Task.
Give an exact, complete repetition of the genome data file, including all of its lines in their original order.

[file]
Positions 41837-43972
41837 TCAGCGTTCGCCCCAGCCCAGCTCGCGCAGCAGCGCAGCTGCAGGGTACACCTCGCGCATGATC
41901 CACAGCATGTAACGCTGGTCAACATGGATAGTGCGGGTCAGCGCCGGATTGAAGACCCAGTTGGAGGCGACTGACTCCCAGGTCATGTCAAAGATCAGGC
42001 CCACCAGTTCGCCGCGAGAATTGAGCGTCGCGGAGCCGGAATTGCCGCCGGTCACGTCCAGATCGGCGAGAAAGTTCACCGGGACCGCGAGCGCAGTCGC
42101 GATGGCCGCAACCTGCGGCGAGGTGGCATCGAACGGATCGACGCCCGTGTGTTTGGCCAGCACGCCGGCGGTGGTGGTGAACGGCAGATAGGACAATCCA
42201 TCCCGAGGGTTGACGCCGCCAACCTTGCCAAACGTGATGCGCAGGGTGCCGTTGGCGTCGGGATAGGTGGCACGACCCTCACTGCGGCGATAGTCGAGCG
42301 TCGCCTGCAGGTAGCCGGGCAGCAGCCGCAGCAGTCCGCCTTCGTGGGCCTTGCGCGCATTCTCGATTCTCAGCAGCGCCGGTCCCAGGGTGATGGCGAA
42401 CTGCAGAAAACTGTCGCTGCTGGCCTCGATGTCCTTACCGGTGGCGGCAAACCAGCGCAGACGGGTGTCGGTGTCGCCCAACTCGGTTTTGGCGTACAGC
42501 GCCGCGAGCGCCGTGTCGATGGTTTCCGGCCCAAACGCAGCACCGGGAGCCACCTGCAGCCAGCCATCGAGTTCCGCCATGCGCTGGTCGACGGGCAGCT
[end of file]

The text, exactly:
Positions 41837-43972
41837 TCAGCGTTCGCCCCAGCCCAGCTCGCGCAGCAGCGCAGCTGCAGGGTACACCTCGCGCATGATC
41901 CACAGCATGTAACGCTGGTCAACATGGATAGTGCGGGTCAGCGCCGGATTGAAGACCCAGTTGGAGGCGACTGACTCCCAGGTCATGTCAAAGATCAGGC
42001 CCACCAGTTCGCCGCGAGAATTGAGCGTCGCGGAGCCGGAATTGCCGCCGGTCACGTCCAGATCGGCGAGAAAGTTCACCGGGACCGCGAGCGCAGTCGC
42101 GATGGCCGCAACCTGCGGCGAGGTGGCATCGAACGGATCGACGCCCGTGTGTTTGGCCAGCACGCCGGCGGTGGTGGTGAACGGCAGATAGGACAATCCA
42201 TCCCGAGGGTTGACGCCGCCAACCTTGCCAAACGTGATGCGCAGGGTGCCGTTGGCGTCGGGATAGGTGGCACGACCCTCACTGCGGCGATAGTCGAGCG
42301 TCGCCTGCAGGTAGCCGGGCAGCAGCCGCAGCAGTCCGCCTTCGTGGGCCTTGCGCGCATTCTCGATTCTCAGCAGCGCCGGTCCCAGGGTGATGGCGAA
42401 CTGCAGAAAACTGTCGCTGCTGGCCTCGATGTCCTTACCGGTGGCGGCAAACCAGCGCAGACGGGTGTCGGTGTCGCCCAACTCGGTTTTGGCGTACAGC
42501 GCCGCGAGCGCCGTGTCGATGGTTTCCGGCCCAAACGCAGCACCGGGAGCCACCTGCAGCCAGCCATCGAGTTCCGCCATGCGCTGGTCGACGGGCAGCT